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A Cane Corso needs a leader who can guide him with firmness and consistency without using force or cruelty. Begin training as soon as you bring your Cane Corso puppy home, while he is still at a manageable size. The Cane Corso has a moderate activity level and needs a job to do, which can be anything from being your on-leash walking companion to daily training activities. Like any dog, Cane Corso puppies are inveterate chewers and because of their size can do a whole lot of damage. Italy is the birthplace of two mastiff-type breeds: the Neapolitan Mastiff and the Cane Corso. Industrialization brought the decline of the Cane Corso, and World Wars I and II nearly brought about his death.
The Cane Corso is highly intelligent and athletic, and he needs plenty of activity to keep him fit physically and mentally.
The Cane Corso may be best suited to a family with older children (age 9 and up) rather than a family with babies and toddlers due to his large size and the time and effort required to closely supervise interactions between the dog and young children. Look for more information about the Cane Corso and start your search for a good breeder at the website of the Cane Corso Association of America.

Before you decide to buy a puppy, consider whether an adult Cane Corso might better suit your needs and lifestyle. Wherever you acquire your Cane Corso, make sure you have a good contract with the seller, shelter, or rescue group that spells out responsibilities on both sides.
Whether he's a puppy or adult, take your Cane Corso to your veterinarian soon after adoption.
Purchase a Cane Corso puppy from a breeder who raises the pups in the home and ensures that they are exposed to many household sights and sounds. The Cane Corso is first and foremost a guard dog, and he takes his responsibilities seriously. The Cane Corso has a high prey drive and a territorial nature, so he needs a strong, solid fence at least six feet high to keep him on his own property. Chaining a Cane Corso out in the yard and giving him little or no attention is not only cruel, it can also lead to aggression and destructive behavior. Keeping a Cane Corso at an appropriate weight is one of the easiest ways to extend his life.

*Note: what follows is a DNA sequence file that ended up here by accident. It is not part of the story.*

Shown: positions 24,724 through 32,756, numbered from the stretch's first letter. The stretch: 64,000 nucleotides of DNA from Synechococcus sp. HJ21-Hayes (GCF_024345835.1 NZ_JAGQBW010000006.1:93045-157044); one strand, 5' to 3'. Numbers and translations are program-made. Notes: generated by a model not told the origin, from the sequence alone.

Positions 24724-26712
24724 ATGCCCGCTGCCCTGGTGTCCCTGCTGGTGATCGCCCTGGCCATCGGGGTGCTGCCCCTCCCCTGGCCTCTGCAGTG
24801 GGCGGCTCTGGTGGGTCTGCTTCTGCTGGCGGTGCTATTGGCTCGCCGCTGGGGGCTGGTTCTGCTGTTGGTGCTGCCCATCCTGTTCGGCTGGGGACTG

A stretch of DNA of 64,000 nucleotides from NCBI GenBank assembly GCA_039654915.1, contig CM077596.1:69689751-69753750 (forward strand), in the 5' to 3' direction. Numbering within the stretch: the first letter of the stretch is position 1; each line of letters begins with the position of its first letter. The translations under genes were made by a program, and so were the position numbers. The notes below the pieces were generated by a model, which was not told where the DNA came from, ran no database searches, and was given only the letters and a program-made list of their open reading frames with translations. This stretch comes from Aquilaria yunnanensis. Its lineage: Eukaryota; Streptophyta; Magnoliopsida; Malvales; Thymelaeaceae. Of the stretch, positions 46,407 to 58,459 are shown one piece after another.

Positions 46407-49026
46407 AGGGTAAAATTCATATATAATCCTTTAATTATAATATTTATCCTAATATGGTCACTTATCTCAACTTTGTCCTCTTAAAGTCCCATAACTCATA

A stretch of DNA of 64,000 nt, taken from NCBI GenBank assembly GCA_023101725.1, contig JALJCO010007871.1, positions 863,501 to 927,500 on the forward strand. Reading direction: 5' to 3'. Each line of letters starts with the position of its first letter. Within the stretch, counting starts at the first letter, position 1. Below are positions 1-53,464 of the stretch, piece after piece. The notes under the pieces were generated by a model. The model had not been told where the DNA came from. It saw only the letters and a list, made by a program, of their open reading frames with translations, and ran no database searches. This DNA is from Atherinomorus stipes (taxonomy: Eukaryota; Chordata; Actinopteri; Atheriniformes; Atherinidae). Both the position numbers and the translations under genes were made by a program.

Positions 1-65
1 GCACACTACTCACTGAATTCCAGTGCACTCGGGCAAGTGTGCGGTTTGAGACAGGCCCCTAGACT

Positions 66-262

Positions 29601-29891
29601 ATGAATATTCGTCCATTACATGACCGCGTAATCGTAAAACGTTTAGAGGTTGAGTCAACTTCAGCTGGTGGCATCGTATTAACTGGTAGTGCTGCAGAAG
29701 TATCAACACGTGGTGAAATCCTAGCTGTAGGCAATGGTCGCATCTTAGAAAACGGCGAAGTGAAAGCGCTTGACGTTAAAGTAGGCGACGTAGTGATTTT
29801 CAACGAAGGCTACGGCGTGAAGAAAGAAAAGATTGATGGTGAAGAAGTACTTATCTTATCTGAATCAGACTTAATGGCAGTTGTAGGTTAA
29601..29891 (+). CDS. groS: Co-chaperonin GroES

The site allows you to be very specific in your requests (housetraining status, for example) or very general (all the Cane Corsos available on Petfinder across the country).

They also often offer fostering opportunities so, with training, you could bring a Cane Corso home with you to see what the experience is like. Continue socializing your Cane Corso throughout his life by taking him to puppy kindergarten class, introducing him to friends and neighbors, and planning outings to local shops and businesses.
While the Cane Corso is loving and affectionate with his family, including children, he will try to rule the roost. Some of the health conditions that have been seen in the Cane Corso are hip dysplasia, eye problems such as entropion or ectropion, demodectic mange, and a tendency toward gastric torsion.
The Cane Corso has a massive head, heavy rectangular body, and a short coat in black, gray, fawn, or red.

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